Juveniles of many fish and invertebrate species are able to select among a diverse portfolio of nursery habitat alternatives. Environmental heterogeneity among these habitats generates variation in the vital rates of young individuals that may influence overall population dynamics. Therefore, understanding how these habitat options affect population fitness is crucial for identifying habitats that widen bottlenecks in early life histories and promote population persistence. We used cohort analyses and demographic models to explore the population-level consequences of habitat selection by juvenile California halibut Paralichthys californicus in southern California, focusing on population growth rate (lambda) as a measure of fitness. Although alternative juvenile habitats (exposed coast and coastal embayments) could contribute an approximately equal number of recruits to the adult stock, positive overall population growth (lambda > 1) depended critically on the subpopulations of juveniles that utilized coastal embayments (bays, lagoons, and estuaries). Conversely, the juvenile subpopulation along the exposed coast contributed negatively to overall population growth (lambda < 1) in 3 of the 4 years we conducted this study, due to elevated local mortality in that habitat. Life table response experiments confirmed that juvenile growth and survivorship were responsible for differences in lambda, and that nursery habitat choice could be a key contributor toward overall population fitness. Considering nurseries in a demographic source-sink context could aid conservation efforts by allowing identification or prioritization of the juvenile habitats most critical for population persistence.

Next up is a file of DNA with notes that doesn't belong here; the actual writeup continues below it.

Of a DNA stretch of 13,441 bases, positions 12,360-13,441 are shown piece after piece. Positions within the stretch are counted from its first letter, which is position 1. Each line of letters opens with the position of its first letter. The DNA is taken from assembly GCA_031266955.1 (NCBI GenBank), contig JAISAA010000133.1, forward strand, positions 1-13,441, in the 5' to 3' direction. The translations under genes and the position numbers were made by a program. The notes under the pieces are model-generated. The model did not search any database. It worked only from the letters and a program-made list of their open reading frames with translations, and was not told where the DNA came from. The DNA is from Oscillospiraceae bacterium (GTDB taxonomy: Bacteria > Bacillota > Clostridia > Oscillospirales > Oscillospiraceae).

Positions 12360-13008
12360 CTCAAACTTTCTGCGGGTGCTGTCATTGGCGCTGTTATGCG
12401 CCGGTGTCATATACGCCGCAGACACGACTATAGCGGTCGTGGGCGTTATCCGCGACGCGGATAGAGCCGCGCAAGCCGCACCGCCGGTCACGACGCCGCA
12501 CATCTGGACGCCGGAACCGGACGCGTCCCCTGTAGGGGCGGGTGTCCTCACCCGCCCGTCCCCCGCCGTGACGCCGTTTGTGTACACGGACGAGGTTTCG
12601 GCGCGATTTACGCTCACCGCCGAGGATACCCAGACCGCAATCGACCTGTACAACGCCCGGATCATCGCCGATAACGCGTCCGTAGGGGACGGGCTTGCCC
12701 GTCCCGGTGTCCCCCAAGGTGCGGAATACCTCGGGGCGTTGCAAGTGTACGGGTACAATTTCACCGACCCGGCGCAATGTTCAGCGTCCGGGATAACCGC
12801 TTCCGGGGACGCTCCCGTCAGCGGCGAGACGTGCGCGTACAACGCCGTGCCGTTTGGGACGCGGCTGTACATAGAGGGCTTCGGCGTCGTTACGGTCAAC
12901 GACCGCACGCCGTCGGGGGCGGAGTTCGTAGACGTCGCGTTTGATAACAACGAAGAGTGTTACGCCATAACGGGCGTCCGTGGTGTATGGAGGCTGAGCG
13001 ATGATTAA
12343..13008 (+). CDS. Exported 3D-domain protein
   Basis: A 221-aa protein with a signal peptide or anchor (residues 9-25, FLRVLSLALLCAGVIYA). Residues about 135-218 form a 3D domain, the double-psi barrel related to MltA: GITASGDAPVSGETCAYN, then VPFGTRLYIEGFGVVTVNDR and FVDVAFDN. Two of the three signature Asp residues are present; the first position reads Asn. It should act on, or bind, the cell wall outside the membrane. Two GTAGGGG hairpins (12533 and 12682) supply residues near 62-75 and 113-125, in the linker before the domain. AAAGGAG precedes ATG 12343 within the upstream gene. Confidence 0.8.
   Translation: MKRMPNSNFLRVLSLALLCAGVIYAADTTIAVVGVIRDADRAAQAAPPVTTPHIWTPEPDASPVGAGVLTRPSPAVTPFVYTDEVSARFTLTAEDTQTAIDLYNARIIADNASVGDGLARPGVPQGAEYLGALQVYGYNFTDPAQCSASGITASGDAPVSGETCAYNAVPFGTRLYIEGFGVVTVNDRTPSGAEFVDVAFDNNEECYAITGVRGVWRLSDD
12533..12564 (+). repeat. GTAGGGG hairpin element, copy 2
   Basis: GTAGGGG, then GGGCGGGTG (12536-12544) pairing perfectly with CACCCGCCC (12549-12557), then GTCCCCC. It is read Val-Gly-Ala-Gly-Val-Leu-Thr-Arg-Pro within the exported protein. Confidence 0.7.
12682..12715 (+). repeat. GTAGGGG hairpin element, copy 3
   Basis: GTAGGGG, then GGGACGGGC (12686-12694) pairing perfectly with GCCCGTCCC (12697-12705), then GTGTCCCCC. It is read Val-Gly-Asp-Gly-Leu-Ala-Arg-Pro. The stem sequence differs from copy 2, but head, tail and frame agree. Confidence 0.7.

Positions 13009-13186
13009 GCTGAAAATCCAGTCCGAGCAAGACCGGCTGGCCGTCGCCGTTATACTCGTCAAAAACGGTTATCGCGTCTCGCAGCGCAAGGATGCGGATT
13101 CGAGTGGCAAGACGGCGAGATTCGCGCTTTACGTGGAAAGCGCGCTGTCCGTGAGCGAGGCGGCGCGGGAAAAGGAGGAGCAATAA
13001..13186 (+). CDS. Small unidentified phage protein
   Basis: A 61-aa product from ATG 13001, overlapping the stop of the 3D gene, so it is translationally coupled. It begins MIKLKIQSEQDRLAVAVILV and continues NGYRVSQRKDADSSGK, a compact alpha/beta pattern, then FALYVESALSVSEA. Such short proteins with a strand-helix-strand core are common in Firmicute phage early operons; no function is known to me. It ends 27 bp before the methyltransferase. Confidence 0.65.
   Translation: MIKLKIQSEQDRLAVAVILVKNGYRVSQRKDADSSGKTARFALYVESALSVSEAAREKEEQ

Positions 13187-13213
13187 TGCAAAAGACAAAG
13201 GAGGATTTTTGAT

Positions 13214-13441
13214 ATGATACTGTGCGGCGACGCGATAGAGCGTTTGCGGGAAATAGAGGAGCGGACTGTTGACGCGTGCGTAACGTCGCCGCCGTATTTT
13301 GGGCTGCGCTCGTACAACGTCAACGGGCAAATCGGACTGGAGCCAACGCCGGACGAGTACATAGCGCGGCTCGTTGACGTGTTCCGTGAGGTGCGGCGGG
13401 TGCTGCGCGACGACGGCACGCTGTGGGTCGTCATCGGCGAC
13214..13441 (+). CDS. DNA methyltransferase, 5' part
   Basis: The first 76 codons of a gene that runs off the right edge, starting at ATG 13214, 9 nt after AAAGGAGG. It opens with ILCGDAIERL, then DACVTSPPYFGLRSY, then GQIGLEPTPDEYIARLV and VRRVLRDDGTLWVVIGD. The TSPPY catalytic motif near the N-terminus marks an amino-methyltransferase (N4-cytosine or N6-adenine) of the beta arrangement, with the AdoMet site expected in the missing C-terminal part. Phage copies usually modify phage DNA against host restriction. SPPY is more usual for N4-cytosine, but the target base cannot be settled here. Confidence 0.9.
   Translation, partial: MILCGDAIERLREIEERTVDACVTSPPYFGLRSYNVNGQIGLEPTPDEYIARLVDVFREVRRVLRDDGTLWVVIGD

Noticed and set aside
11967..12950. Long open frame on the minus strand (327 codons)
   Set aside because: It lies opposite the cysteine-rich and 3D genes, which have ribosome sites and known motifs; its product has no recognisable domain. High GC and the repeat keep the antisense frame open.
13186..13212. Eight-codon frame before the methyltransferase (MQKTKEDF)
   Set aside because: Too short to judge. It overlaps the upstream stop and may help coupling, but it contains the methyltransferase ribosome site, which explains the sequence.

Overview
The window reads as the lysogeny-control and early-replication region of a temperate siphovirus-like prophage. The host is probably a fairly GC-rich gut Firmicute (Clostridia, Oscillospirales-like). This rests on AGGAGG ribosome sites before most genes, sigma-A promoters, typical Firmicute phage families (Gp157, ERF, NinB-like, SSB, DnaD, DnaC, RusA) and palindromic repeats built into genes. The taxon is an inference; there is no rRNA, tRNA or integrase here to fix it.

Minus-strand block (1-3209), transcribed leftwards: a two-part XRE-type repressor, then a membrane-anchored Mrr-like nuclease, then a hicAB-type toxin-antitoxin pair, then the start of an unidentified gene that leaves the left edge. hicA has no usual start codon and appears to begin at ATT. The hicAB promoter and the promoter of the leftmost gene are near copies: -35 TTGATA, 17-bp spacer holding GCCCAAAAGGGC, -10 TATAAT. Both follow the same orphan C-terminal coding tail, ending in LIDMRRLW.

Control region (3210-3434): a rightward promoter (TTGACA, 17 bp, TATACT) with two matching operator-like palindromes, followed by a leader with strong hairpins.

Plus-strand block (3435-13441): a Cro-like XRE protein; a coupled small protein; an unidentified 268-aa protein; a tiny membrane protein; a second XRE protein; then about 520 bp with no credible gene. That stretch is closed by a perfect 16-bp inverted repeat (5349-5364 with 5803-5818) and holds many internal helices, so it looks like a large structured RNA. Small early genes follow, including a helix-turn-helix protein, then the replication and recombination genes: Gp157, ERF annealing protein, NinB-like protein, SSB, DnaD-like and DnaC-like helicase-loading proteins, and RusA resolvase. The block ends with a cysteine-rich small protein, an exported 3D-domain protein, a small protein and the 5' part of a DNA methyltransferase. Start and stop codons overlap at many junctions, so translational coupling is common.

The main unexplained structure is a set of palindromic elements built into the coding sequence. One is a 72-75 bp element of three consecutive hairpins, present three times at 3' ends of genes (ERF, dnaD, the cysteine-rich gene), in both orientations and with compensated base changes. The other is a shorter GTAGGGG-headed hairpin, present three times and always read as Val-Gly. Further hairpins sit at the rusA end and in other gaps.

Moy, LD, Levin LA.  1991.  Are Spartina marshes a replaceable resource? A functional approach to evaluation of marsh creation efforts Estuaries. 14:1-16.   10.2307/1351977   AbstractWebsite

Marsh creation has come into increasing use as a measure to mitigate loss of valuable wetlands. However, few programs have addressed the functional ecological equivalence of man-made marshes and their natural counterparts. This study addresses structural and functional interactions in a man-made and two natural marshes. This was done by integrating substrate characteristics and marsh utilization by organisms of two trophic levels. Sediment properties, infaunal community composition, and Fundulus heteroclitus marsh utilization were compared for a man-made Spartina salt marsh (between ages 1 to 3 yr) in Dills Creek, North Carolina, and adjacent natural marshes to the east and west. East natural marsh and planted marsh sediment grain-size distributions were more similar to each other than to the west natural marsh due to shared drainage systems, but sediment organic content of the planted marsh was much lower than in either natural marsh. This difference was reflected in macrofaunal composition. Natural marsh sediments were inhabited primarily by subsurface, deposit-feeding oligochaetes whereas planted marsh sediments were dominated by the tube-building, surface-deposit feeding polychaetes Streblospio benedicti and Manayunkia aestuarina. Infaunal differences were mirrored in Fundulus diets. Natural marsh diets contained more detritus and insects because oligochaetes, though abundant, were relatively inaccessible. Polychaetes and algae were major constituents of the planted marsh Fundulus diet. Though natural-marsh fish may acquire a potentially less nutritive, detritus-based diet relative to the higher animal protein diet of the planted marsh fish, Fundulus abundances were markedly lower in the planted marsh than in the natural marshes, indicating fewer fish were being supported. Lower Spartina stem densities in the planted marsh may have provided inadequate protection from predation or insufficient spawning sites for the fundulids. After three years, the planted marsh remained functionally distinct from the adjacent natural marshes. Mitigation success at Dills Creek could have been improved by increasing tidal flushing, thereby enhancing access to marine organisms and by mulching with Spartina wrack to increase sediment organic-matter content and porosity. Results from this study indicate that salt marshes should not be treated as a replaceable resource in the short term. The extreme spatial and temporal variability inherent to salt marshes make it virtually impossible to exactly replace a marsh by planting one on another site.